The PVAC impasse also involves finances. 

Both ambulance corps bill patients or their insurers but under state law, billing is supposed to come through the town, according to Gaba. Ambulance corps “can’t bill on their own,” he said. “When the money comes in, it belongs to the town.” 

Philipstown can turn over billing and collection to the corps but the contracts must spell that out, Gaba said.

Liguori said the PVAC might accept that change, but not for 2021 unless Philipstown wants to close the gap between the corps’ $520,000 budget and the $356,060 provided by the town. 

The previous contracts also did not address what happens to an ambulance purchased with town funds if the corps disbands. 

Ambulance purchases are “directly funded by the taxpayers of Philipstown,” Shea said, and if one is going to be sold, the town only wants “the right of first refusal to buy back” what “we have already paid for.”

Gaba proposed that in such cases Philipstown be given the right to buy the ambulance for $1. Otherwise, he said, the town could spend a large sum on an ambulance only to see it go elsewhere. “You don’t want to interfere with the day-to-day operations of the ambulance corps,” but contracts need to anticipate such situations, he said.

During the December workshop, Shea said the PVAC had not informed the Town Board that it was “selling an ambulance that, five years ago, we funded through taxpayer money,” or that it had recently acquired a new one.

He elaborated on Jan. 19 in an email. Ambulance purchases are “directly funded by the taxpayers of Philipstown,” he said, and if one is going to be sold, the town only wants “the right of first refusal to buy back” what “we have already paid for.”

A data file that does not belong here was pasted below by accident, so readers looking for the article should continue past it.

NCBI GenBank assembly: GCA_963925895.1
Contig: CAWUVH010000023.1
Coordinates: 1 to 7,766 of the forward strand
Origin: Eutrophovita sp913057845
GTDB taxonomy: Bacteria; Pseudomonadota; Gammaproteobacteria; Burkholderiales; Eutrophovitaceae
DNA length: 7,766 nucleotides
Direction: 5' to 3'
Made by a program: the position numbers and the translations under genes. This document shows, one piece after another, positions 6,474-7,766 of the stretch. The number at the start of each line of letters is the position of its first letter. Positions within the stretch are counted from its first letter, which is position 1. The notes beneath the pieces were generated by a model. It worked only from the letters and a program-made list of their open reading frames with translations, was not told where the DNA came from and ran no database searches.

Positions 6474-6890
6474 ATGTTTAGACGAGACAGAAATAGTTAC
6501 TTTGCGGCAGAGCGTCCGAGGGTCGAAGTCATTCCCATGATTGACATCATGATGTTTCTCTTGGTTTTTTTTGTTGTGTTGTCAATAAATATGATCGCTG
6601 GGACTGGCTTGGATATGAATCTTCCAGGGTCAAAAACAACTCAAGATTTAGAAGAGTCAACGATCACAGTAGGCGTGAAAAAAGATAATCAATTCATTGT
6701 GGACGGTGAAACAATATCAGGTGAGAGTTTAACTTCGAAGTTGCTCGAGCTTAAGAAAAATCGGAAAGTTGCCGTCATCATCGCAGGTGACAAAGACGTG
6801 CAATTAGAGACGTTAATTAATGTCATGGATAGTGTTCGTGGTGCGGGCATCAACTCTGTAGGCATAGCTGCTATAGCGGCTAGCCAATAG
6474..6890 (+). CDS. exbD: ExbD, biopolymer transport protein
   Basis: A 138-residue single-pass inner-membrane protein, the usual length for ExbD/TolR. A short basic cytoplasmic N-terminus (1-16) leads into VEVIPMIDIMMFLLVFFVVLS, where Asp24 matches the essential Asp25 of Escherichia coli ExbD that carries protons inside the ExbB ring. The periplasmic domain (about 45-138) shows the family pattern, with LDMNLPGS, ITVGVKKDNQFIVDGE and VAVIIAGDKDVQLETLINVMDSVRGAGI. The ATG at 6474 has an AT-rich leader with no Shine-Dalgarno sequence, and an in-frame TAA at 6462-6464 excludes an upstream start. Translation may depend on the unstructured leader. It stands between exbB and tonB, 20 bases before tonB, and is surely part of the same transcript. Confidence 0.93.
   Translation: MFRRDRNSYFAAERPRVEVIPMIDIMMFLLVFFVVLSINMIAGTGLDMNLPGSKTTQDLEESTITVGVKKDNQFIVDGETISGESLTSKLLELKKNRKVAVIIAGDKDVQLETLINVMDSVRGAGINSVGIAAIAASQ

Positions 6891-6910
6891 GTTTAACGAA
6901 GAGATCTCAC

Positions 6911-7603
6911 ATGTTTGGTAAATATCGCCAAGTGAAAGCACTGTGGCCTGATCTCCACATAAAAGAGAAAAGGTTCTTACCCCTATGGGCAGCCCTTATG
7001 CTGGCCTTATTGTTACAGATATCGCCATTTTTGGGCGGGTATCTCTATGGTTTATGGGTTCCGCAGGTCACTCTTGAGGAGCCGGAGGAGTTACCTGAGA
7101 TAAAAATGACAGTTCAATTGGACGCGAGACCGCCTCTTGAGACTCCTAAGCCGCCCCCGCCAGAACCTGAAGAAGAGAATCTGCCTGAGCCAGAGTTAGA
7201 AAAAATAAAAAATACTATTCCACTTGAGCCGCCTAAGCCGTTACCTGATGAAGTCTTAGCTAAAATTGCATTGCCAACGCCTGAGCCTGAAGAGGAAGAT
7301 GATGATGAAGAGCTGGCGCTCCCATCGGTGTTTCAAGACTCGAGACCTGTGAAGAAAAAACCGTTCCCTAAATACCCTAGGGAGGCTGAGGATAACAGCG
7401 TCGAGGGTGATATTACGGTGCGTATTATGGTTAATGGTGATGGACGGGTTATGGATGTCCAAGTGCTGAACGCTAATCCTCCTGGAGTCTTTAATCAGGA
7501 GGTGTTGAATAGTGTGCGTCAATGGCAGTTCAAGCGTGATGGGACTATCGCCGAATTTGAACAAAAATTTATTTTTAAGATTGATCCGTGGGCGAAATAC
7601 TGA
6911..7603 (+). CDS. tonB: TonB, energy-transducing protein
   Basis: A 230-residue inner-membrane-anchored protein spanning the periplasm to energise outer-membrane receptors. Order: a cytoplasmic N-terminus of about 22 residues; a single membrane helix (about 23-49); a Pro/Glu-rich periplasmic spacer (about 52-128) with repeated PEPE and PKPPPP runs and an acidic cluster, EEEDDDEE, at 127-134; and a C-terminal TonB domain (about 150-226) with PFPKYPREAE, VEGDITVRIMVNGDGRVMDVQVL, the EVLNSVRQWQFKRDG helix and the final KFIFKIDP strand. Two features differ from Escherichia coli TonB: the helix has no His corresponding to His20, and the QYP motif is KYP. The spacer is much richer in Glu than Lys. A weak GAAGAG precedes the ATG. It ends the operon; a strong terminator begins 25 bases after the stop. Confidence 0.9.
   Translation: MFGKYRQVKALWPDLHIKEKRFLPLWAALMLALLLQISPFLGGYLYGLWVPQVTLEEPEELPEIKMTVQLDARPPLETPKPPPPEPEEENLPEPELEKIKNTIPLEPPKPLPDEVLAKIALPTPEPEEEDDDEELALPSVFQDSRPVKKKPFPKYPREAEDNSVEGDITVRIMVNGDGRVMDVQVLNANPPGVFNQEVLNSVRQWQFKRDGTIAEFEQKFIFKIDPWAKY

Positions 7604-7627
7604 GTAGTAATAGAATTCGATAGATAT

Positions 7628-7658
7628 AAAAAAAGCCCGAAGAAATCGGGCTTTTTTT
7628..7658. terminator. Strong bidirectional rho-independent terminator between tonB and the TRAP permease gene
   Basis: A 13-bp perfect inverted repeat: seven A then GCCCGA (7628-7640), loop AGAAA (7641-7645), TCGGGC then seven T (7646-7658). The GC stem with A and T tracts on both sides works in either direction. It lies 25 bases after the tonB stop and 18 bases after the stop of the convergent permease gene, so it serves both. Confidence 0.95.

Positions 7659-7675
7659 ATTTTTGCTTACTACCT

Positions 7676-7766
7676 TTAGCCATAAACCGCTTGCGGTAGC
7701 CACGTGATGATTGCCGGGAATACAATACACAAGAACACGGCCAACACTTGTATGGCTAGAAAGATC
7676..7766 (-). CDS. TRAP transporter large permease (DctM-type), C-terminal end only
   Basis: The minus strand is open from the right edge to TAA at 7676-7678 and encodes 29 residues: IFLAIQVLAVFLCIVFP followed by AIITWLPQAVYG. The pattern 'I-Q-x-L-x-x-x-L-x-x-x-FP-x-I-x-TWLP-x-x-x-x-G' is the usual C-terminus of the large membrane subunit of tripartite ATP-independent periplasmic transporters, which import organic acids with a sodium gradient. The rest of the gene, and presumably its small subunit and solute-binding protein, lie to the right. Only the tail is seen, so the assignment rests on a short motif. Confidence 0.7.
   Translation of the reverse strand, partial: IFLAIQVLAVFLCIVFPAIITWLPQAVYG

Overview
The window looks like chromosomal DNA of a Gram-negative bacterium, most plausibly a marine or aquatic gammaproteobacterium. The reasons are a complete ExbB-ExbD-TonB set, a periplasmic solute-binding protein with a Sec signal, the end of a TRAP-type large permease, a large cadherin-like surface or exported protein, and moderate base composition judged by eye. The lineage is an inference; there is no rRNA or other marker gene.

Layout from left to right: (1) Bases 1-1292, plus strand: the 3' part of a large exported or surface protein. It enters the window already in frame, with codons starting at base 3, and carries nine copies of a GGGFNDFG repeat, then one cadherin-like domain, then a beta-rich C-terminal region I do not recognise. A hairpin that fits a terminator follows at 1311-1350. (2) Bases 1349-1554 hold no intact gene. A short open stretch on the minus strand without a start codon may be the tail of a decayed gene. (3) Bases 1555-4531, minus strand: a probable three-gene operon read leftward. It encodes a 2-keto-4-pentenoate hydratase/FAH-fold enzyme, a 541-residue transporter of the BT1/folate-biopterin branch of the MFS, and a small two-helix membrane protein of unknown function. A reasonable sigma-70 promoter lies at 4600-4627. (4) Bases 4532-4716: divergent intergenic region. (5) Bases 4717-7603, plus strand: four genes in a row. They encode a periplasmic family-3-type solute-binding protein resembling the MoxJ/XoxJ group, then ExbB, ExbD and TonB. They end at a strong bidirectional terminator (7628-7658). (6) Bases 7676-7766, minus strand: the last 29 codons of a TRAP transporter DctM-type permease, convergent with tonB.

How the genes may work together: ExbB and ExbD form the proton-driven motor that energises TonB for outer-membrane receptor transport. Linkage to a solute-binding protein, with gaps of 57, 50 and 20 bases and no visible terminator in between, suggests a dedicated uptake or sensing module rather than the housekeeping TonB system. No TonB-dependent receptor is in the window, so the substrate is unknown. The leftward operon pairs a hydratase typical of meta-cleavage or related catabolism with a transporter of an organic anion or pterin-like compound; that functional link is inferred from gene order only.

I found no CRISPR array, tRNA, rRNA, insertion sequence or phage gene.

In December, Liguori said that the idea ambulances “are owned by the town is not correct.” Moreover, he said, the corps needs to “sell them, trade them in, do what we do, because we know what we’re doing.” 

Sherman said the new ambulance has four-wheel drive, “which any resident on a hilly dirt road in winter will be grateful for.” In fact, he predicted, all residents will probably “be delighted to know that we have upgraded.”

The contract debate extends to mutual aid, or a system that obligates neighboring agencies to respond with assistance if dispatched.

The old contract states the PVAC “shall not be precluded from providing ambulance services” in southern Philipstown or “areas outside the town.”

Sherman, who is also president of the North Highlands volunteer fire department, said that Putnam Valley’s volunteer ambulance corps was recently down to a single ambulance, while Kent wrestled with staffing problems. The PVAC teamed up with them in a five-month agreement that ended Dec. 31. With a spare ambulance “always ready to roll, we were never lacking in local emergency coverage,” Sherman explained. “We helped our neighbors in their time of need as they would and will do for us if we ever need it.”

At the December workshop, Shea and other Town Board members questioned the PVAC’s involvement in Kent and Putnam Valley. 

PVAC President Chris Tobin told them that the arrangement “worked and it cost us no extra money.” Tobin also noted that under a Putnam County mutual-aid pact, the PVAC must answer calls outside its territory if it is in the best position to do so.

But Shea and other Town Board members cautioned that municipalities could take advantage of Philipstown’s willingness to fund its ambulance services. 

“If we’re so active that we’re enabling Kent to not meet their responsibilities and it’s coming back on the Philipstown taxpayer, it’s something we need to address,” Shea said. “If it’s mutual aid, it’s one thing. But it feels like it’s not mutual.”